Question on estate split between siblings?

My brother is renting and living in mother’s home and then took over her mortgage, does he have a right to ask for the amount paid when mom dies?

14 Answers

  • 10 months ago

    One way to understand what your bother is and is not entitled to (and explain it to him), is to imagine the exact same situation but imagine that the person living with Mom was a random unrelated person.

    So at some point your brother moved in with Mom, and in exchange for living in a house he didn't own he provided a combination of personal care and financial compensation to Mom.

    Imagine that it wasn't your brother. Imagine Mom struck a deal with a random stranger (lets call this imaginary person "Bob" for simplicity). Mom and Imaginary Bob agreed that Bob could live in Mom's house, and in exchange for that privilege Bob would provide personal care and monetary payment toward Mom's mortgage and/or monetary payment directly to Mom.

    Now imagine if Mom had passed during this arrangement - what is Bob's share of Mom's estate? The answer is absolutely nothing. You and your Brother would split the assets in Mom's estate, including the equity in the house, and Bob would have to move out. Bob wouldn't get a share of the home equity or a refund of the money he paid while Mom was alive.

    So if Imaginary Bob doesn't get a refund when Mom dies, then neither does your brother. The money he paid while Mom was alive was rent or whatever, and his share of the inheritance is 50% of the estate.

    Now, at some point, Mom, Brother and You all agreed to reorganize ownership of Mom's house and the mortgage on said house. Under the new arrangement all 3 of you were joint owners with rights of survivorship and Mom & Brother were co-borrowers on the new mortgage loan.

    All 3 of you agreed to this arrangement and signed paperwork in front of a licensed notary to declare that you agreed to participate in this arrangement.

    That means your brother agreed to be legally liable for the loan - and he agreed to the arrangement where ownership of the house was held jointly with all 3 of you.

    The "rights of survivorship" provision means that the home is not held as 3 shares of ownership. It means that all 3 of you jointly own the house, and when one of you dies, the other 2 people continue to own the house.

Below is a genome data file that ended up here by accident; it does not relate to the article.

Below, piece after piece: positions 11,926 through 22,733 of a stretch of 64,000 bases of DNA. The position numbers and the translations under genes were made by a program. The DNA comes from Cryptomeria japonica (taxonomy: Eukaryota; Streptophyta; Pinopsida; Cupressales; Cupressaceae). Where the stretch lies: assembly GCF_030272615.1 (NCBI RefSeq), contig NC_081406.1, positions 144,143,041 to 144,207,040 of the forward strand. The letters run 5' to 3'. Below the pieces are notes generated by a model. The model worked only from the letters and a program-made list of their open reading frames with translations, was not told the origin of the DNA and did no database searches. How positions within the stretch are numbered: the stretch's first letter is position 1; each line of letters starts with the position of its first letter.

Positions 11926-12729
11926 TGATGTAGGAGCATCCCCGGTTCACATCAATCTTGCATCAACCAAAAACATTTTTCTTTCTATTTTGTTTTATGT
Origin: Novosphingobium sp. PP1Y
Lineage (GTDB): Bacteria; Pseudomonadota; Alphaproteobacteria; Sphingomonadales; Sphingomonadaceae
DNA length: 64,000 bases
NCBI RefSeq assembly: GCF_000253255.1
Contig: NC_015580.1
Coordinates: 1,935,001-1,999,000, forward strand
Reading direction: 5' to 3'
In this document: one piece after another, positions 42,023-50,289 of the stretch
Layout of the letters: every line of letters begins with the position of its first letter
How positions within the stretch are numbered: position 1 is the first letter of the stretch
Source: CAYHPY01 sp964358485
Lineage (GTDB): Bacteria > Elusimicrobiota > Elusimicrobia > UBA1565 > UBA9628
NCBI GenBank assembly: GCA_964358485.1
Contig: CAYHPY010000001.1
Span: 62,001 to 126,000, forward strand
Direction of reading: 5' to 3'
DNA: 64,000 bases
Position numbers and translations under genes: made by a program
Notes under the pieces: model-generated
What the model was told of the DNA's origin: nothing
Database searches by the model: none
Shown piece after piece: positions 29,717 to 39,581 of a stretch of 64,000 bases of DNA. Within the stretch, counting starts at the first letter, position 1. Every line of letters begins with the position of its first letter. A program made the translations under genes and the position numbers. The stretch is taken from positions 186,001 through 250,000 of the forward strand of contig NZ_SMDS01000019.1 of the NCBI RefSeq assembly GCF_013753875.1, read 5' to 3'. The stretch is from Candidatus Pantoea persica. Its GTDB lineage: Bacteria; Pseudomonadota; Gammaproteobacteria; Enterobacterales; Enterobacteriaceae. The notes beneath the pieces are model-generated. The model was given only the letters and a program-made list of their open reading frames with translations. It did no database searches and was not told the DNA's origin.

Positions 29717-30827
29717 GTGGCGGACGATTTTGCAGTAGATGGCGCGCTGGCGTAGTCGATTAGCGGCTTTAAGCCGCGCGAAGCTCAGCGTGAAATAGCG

Now lets re-insert that imaginary Bob guy to understand where your Brother fits. Imagine that Brother wasn't part of this 3 way house triangle, and it was Bob that signed up as co-borrower on the mortgage and the 3rd person on the deed with Mom and you.

    Bob lives in the house and makes payments on the mortgage - which is exactly what you'd expect since he is joint owner and legally liable for the mortgage debt.

    Now, what happens if/when Mom passes away?

    Your brother would be entitled to 50% of the assets in Mom's estate. However the house isn't part of the estate, since it was joint ownership with rights of survivorship.

    The house itself would continue to be jointly owned - by the surviving owners. So You & Bob would jointly own the house SEPARATE from Mom's estate, and Bob would continue to be liable for the mortgage that he signed for.

    In that scenario you and your brother would split any assets in Mom's estate, and you would continue to jointly own the house with Bob. Since the house is not part of Mom's estate your brother would not get anything from the house. Bob would continue to owe the mortgage. Bob does not magically get a refund of mortgage payments or household expenses from Mom's estate.

    Okay, that's a little confusing, but now come back to the reality where your brother is the other owner and Bob doesn't exist, here's how it breaks down:

    1. Brother and you continue to jointly own the house as the surviving co-owners. This is not a 50/50 share, you are both owners of the house. You both have the right to live there and collect equal portions of the proceeds IF you all decide to sell. If there is a dispute over whether or not to sell the property one of you can buy out the other or go to court to force a sale.

    2. Your brother is still legally responsible for repaying the mortgage loan that he willingly signed. You are not liable for the mortgage because your name is not on it - however if the mortgage doesn't get paid the bank might foreclose on the house so it would be wise of you to consider paying it if necessary to protect your ownership of the house.

    3. Your brother is not entitled to a refund of mortgage payments or housing expenses from Mom's estate. He is entitled to half of the assets in the estate, but not to extra assets or money off the top before the split. For your brother to demand anything more than his 50% stake (such as refund of mortgage payments) is as absurd as if that imaginary unrelated person we called Bob had stepped in and demanded a refund of his loan payments from Mom's estate - it's not going to happen.

    I know that analogy is a little weird, but hopefully it helps understand and explain why your brother isn't entitled to extra share of inheritance or home equity based on having paid rent and/or mortgage payments while Mom was alive.

  • 10 months ago